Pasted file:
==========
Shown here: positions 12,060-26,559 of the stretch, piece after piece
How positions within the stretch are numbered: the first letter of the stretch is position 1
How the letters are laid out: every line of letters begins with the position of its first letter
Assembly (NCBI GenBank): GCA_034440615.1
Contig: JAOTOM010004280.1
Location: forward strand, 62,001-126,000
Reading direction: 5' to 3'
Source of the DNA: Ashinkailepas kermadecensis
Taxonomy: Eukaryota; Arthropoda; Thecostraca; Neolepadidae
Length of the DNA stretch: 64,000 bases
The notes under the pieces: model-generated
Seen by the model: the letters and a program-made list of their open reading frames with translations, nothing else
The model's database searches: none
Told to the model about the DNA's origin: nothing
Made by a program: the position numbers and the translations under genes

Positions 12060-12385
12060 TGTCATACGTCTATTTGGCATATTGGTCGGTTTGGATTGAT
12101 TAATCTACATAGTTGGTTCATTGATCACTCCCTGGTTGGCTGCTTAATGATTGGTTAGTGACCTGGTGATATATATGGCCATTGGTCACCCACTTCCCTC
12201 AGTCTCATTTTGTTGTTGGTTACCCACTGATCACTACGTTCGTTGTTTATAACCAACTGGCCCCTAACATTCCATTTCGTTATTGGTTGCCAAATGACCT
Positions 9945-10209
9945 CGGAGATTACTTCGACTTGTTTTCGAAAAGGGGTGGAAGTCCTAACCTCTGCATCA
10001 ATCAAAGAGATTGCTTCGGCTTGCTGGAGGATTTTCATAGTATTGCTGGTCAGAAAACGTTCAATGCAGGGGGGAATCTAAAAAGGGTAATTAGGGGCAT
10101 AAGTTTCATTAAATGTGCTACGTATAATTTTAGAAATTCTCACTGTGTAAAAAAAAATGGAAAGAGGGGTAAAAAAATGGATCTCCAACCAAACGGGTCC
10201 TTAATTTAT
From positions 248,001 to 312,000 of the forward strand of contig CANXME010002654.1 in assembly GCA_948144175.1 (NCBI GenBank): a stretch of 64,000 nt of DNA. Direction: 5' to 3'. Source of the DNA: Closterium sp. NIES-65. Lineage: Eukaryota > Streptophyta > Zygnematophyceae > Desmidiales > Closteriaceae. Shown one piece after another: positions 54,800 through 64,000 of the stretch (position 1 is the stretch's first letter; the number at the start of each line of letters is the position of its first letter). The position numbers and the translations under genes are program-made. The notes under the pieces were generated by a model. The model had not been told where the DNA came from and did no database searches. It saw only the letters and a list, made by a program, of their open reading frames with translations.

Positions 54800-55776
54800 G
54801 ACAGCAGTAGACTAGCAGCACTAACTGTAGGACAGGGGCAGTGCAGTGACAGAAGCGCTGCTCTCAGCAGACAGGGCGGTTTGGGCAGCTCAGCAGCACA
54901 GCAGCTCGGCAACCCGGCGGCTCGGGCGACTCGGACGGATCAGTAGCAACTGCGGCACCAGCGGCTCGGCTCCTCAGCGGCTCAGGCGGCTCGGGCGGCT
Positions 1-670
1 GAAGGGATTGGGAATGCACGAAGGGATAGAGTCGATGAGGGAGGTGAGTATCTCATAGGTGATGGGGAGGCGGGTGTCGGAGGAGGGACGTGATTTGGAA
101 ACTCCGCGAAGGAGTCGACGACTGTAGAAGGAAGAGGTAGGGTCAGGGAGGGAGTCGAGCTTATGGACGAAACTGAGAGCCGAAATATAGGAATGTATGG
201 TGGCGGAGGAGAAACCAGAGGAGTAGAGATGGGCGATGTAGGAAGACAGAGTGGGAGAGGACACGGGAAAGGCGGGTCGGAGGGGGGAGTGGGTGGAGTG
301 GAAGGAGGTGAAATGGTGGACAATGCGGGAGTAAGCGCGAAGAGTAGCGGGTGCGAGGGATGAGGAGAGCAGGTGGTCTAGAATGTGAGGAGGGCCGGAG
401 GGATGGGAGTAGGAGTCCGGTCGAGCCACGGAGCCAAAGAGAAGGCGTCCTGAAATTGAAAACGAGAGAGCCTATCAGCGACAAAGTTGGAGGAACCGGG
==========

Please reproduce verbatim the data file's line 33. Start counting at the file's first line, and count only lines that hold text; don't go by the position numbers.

201 TGGCGGAGGAGAAACCAGAGGAGTAGAGATGGGCGATGTAGGAAGACAGAGTGGGAGAGGACACGGGAAAGGCGGGTCGGAGGGGGGAGTGGGTGGAGTG